- Stop worrying about being inaccessible or unreachable. The people who matter in your life can always reach you.
- Try the rule of thirds: eight hours for work, eight hours for sleep, and eight free hours. Working more does not make you more productive. Working smart and keeping some free time lets our minds wander and makes our working time more effective.
- Set aside some tech-free time. Many of us feel naked without our devices, but taking a break from technology can do wonders to our well-being. Start by setting a specific tech-free hour each day, e.g. when having a meal. Then, see how you feel after a week.
- Make your bedroom a tech-free zone. Most people use their phones as an alarm clock. But when you reach out to your phone to snooze it, it is easy to start checking your Facebook feed. It is really better to leave your phone out of the bedroom and use a decent alarm clock. You will also sleep better. The blue light coming from the screens tricks our brain into thinking it is daytime, and makes it hard to put it to sleep.
- Protect your body. The average person spends half of their day staring at a screen, and their body pays the price. To fight digital eye fatigue, causing dryness, blurred vision and migraines, follow the 20-20-20 rule: for every 20 minutes you spend looking at a screen, look upwards at an object 20 feet away for 20 seconds. And don’t forget to blink.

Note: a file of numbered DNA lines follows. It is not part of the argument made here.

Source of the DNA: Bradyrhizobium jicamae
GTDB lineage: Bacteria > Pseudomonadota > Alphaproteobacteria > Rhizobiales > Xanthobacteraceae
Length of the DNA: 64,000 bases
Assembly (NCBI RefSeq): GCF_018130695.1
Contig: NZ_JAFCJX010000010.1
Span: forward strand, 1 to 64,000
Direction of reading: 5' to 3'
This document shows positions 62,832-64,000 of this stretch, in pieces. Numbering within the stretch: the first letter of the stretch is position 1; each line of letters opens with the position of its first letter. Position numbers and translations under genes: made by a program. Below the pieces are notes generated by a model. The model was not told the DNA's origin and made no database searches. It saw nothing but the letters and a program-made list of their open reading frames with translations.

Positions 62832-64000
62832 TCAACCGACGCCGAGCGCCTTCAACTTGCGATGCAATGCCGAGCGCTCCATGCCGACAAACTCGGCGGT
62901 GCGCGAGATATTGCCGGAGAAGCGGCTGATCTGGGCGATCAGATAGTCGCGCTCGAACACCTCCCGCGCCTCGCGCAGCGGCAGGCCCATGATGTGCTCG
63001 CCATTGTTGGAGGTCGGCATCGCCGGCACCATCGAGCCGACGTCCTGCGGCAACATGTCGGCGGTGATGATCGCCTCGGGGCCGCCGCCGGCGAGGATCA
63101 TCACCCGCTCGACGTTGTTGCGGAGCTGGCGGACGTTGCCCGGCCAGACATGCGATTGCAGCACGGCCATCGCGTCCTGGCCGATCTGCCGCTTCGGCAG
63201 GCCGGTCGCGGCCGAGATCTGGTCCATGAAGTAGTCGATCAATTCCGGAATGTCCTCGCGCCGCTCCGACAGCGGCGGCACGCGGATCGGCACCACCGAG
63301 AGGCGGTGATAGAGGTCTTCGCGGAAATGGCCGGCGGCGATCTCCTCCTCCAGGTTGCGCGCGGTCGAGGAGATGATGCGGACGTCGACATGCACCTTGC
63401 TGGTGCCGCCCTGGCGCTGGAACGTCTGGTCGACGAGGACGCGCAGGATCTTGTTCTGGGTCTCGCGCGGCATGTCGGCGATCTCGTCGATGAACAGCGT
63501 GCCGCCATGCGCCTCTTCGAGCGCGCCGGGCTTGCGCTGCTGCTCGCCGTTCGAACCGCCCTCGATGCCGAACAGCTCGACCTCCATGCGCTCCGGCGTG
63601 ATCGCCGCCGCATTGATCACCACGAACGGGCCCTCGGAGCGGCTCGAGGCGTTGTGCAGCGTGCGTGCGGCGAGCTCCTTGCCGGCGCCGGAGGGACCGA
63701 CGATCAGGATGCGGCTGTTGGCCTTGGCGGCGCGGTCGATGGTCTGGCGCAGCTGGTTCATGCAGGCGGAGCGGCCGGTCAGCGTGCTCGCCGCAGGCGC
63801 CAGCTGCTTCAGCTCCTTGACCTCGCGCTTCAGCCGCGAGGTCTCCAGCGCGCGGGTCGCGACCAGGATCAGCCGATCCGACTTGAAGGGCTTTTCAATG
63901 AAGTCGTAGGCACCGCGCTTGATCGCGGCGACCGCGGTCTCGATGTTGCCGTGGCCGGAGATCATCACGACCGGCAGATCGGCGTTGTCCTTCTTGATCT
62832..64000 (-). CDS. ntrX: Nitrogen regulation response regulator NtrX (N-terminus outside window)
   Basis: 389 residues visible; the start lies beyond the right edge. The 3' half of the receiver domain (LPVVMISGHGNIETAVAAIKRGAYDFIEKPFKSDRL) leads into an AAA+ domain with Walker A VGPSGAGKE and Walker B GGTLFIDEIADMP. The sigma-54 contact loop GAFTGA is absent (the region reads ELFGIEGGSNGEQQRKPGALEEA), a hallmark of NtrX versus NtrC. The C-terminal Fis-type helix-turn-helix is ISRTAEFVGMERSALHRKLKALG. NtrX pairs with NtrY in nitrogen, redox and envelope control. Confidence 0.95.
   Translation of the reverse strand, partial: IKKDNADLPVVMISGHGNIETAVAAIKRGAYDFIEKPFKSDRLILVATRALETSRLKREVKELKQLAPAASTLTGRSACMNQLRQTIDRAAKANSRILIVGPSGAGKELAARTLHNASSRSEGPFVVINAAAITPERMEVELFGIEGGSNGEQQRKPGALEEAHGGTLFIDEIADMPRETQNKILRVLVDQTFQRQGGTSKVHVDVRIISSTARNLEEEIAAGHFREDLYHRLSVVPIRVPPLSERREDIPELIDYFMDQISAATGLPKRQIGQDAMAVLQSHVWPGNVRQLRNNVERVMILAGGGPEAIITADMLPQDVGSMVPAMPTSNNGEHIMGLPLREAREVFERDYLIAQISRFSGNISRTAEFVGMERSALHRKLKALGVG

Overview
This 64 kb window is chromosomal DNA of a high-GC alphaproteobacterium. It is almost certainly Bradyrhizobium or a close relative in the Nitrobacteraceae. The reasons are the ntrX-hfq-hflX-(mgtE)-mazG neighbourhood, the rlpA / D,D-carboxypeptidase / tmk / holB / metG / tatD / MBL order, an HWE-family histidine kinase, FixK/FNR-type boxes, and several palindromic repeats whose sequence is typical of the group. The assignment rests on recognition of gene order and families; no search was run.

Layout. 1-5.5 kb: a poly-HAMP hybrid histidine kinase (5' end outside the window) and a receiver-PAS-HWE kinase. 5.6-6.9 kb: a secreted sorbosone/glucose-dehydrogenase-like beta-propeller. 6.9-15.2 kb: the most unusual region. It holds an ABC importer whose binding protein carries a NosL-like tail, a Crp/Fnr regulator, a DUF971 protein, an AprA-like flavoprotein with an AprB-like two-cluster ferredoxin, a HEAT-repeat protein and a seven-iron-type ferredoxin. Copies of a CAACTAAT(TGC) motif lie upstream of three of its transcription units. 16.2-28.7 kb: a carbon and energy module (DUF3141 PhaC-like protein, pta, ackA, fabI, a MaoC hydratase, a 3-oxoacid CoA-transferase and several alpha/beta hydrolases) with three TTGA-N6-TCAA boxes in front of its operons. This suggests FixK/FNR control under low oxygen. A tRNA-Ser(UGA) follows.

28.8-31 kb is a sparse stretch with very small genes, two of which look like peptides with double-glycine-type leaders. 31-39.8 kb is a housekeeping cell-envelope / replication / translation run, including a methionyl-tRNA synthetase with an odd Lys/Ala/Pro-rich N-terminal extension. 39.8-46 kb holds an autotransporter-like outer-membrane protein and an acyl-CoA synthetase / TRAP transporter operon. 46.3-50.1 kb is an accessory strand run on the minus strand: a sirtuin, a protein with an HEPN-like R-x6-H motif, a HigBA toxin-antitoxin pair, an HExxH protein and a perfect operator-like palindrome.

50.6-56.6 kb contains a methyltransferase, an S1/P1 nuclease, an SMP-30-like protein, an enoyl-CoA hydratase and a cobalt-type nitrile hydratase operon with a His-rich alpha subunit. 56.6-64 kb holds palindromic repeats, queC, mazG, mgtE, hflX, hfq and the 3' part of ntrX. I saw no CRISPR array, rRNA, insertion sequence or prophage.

- Fix the ‘text neck’ by holding your phone higher, so that you can look at it in a straight line. Fix the ‘smartphone thumb’ by having regular breaks from your phone and using different fingers to text.
- Create time to read a book. Dedicate some time, even half an hour, to read your favourite book. Reading is an excellent source of relaxation and will help you to wind down throughout the day.
- Keep your devices at a distance. When your device is close at hand, you may be tempted to check it. If you can keep them out of sight, it’s even better.
- Meditate. A digital detox is a great opportunity to practise relaxation techniques and strategies. They will help you release stress and tension. Try meditating for ten minutes at first, focusing on your breathing.
- Spend time with friends. A simple get together for coffee could provide some much-needed downtime in an otherwise hectic week.
- Switch your phone off when you’re with friends. Enjoy the moment and the company, and live life to the fullest without outside interventions.
- Get some rest. Find something that will relax you. Learn to meditate, do some yoga, spend some time in nature or have a long bath. Definitely better than watching TV.
- Go to sleep. Once you start limiting your screen use, you will discover that you feel tired earlier in the evening. This is your body telling you to go to bed. Listen to it.
So, give yourself permission to unplug from this noisy world, even for a while. Following the digital detox tips above will help you maintain a healthy relationship with your devices, take stock in life, and save your energy for what really matters: your teaching.